ADVANCING THE REPORT’S STRATEGIESOne the second day of the conference, participants broke out into groups focused on each section of the report and then shared thoughts and ideas about how to advance the strategies and objectives in the NPS Report. Those reports are incorporated in the full report in their entirety.
Key to the success of the meeting was the involvement of people living with chronic pain – a highly successful environmental lawyer injured in a bicycling accident fifteen years ago, a professor of bioethics and public health born with sickle cell disease, and Cindy Steinberg, a person who experienced a “crushing accident” more than a decade ago who has become a self-educated policy wonk and now dedicates her life advocating for better care for the 100 million Americans who live with chronic pain.
Ms. Steinberg was the closing keynote speaker for PAINS Collaborators Meeting. In an impassioned appeal, she called for PAINS and all those present to do four things:
1) Endorse the four core messages developed by CPATF.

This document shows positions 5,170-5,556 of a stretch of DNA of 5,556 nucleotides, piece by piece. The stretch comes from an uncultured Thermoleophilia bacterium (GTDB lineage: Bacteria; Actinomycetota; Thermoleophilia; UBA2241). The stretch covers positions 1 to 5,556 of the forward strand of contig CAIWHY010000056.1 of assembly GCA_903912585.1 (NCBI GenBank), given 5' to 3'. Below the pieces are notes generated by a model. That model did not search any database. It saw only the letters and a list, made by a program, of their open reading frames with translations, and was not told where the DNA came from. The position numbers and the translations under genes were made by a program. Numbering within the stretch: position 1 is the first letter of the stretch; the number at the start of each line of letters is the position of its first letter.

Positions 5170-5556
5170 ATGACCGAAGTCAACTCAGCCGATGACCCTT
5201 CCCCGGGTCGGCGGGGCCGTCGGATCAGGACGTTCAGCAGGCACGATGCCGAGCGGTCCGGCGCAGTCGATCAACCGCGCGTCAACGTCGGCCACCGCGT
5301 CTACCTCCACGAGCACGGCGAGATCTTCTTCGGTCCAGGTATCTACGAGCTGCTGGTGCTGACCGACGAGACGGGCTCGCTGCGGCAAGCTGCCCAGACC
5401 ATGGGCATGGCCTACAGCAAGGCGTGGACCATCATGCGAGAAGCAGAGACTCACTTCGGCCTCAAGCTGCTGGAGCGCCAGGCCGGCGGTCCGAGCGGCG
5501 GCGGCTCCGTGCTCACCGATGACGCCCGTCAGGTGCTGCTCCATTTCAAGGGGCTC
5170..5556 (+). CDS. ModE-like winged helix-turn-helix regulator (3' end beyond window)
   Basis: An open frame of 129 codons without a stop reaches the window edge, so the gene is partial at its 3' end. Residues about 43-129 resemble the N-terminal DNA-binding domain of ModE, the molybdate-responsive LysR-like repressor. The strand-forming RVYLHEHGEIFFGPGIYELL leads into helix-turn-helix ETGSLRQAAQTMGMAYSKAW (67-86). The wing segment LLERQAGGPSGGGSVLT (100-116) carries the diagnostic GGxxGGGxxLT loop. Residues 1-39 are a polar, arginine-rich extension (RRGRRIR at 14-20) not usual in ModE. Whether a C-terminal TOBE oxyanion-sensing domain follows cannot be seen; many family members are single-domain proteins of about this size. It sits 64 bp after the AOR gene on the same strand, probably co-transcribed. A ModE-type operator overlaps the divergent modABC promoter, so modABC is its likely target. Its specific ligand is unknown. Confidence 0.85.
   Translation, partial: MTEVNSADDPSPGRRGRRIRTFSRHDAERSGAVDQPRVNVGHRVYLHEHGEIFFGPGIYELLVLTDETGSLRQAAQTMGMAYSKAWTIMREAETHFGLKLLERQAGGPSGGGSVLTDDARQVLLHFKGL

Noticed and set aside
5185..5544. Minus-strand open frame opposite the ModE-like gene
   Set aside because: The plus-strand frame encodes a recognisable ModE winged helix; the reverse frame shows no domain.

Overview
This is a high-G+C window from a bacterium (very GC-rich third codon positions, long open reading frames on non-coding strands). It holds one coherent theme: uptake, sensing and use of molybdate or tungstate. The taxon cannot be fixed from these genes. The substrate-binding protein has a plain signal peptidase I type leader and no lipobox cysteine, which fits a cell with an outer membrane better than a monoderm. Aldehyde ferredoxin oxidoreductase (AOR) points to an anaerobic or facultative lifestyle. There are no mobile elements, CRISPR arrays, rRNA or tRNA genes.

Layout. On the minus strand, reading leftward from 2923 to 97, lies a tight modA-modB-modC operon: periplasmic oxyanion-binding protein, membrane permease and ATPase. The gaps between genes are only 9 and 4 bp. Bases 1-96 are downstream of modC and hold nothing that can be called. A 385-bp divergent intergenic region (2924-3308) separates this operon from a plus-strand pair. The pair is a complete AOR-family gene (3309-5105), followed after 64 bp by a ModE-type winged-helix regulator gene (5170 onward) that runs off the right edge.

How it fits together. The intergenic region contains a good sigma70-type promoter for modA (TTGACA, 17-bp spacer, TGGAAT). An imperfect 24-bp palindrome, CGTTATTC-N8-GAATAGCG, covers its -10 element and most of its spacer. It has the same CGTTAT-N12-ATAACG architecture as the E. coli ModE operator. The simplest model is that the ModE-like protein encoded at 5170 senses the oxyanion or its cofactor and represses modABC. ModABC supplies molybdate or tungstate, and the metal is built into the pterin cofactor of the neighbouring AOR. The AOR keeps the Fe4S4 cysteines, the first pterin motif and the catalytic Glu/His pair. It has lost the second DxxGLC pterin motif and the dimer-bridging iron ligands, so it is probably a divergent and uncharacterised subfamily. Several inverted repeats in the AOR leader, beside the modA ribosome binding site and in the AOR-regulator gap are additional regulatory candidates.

2) Develop op-eds in support of the NPS Report at the time of its release.
3) Advocate for peer reviewed articles about the Report.
4) Work together to develop a national communication strategy in time for Pain Awareness Month in September.
Based on a robust evaluation plan, PAINS believes the Collaborators Meeting achieved the goals that had been set for it. (Perceptions and opinions of attendees regarding the meeting are included entirely as received.) One reason PAINS invested significant resources into evaluation was to assess attendees’ views about the role of PAINS in implementation of the National Pain Strategy Report. Based on responses to a meeting with key national leaders immediately following the conference, responses to a post-meeting survey, emails received from attendees, and a report from the meeting facilitator, PAINS believes that its greatest contribution is to continue to serve in the role of neutral convener and facilitator of collaboration among the many groups committed to advancing the NPS Report.
The conclusion of the report states the obvious, “A cultural transformation in the way pain is perceived, judged and treated” will require almost unimaginable resources, numbers of organizations and committed individuals, political will, and changes in attitudes. However, the dialogue, discourse and enthusiasm at the PAINS Collaborators Meeting encouraged those who convened and planned it and gave hope to all those present that the U.S. is at the precipice of a cultural shift in the way chronic pain is managed. The report’s vision can become reality, but there is much to be done. There is no time to rest on one’s laurels. As Henry Ford once said, “Coming together is a beginning, staying together is progress and working together is success.”